When creating a comic trio, you can either make them all very similar or each very different. Very similar trios are those groups of triplets, like Disney’s Huey, Dewey and Louie, or Hamish, Hubert and Harris from Pixar’s Brave. Triplets have a fairly specific use in comedy, so it is more common to create trios from individuals who are themselves unique.
The reason for making them different is to develop conflict within their group dynamic. While trios are often engaged in conflict with out side forces, the comedy comes from how they relate to each other. Most comic trios develop organically, but there is a formula you can consider for creating three contrasting personalities.
The best characters will reflect those traits we see in ourselves. How do you get three different characters who all seem similar to us in some way? You make each one reflect something common to all humans. The famed psychologist Sigmund Freud sorted out human personality into three components. The Id, the Ego, and the Superego. The theory is that everybody has these three sides to themselves, and together they make a whole.
The id is considered the most primitive of the three. It is like the child who hasn’t learned to wait to get what it wants. The character is impulsive, and often concerned with bodily desires. He or she can also be very emotional when meeting resistance. Often, this is the first, most easily recognized character.
The superego is the most thoughtful. It considers what is right and wrong. This is what is learned through society.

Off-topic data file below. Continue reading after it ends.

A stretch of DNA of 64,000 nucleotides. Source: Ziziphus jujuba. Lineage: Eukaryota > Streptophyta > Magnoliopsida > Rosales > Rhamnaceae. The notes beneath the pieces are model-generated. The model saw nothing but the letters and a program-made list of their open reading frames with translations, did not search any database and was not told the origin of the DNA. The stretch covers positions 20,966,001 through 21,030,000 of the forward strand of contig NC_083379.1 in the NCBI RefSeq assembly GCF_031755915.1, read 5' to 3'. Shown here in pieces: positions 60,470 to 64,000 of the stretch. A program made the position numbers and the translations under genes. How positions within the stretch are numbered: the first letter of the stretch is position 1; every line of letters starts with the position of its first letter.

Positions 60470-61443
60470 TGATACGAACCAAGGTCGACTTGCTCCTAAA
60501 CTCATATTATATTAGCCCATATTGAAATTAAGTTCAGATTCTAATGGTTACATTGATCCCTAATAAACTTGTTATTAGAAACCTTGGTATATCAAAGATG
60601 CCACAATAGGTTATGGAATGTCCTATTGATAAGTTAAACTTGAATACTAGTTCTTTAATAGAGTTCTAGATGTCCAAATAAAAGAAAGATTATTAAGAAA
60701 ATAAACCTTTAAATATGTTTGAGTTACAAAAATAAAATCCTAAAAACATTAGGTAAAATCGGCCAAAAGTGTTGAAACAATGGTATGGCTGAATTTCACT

The ego tries to negotiate between the two others.
Here is a convenient graphic:
Sometimes the ego is the leader of the group, but they can simply be the protagonist with two very different buddies. They can also just be the nice, in between one that follows the others.
A good example from animation are the three main characters from the television show Futurama. Bender the robot is easily identified as the id. He’s boozy and loud, always looking for an easy way to get ahead of others. Leela is the smartest of the three, she makes good choices. Fry, the out of place human from the past is dim witted, but this is his story and the other two support him. He is the ego.
In the Powerpuff Girls, the superego is actually the leader, Blossom. The id is Buttercup, the feistiest of the three. Bubbles, the fun loving one, is the ego.
While looking for examples of movie trios for this post I found these next images.
The original three Ghostbusters. Bill Murray as the sloppy, skirt chasing Peter Venkman is the Id. Egon Spengler (Harold Ramis) is analytical and cool, he is the superego. Ray Stantz (Dan Akroyd)is the one pushing the Ghostbusters business forward, he is the face of the group and works with the others as the ego.
Of course, the trios don’t have to be funny. The three pictured above are easy to identify. Gollum, the id, craves only the ring. Sam, the superego, only wants to take care of his friend Frodo. Frodo, the ego, is the protagonist of the story and he must work with the others as he sees fit.
Once you understand the basic idea, it becomes easy to recognize who is who in most any trio.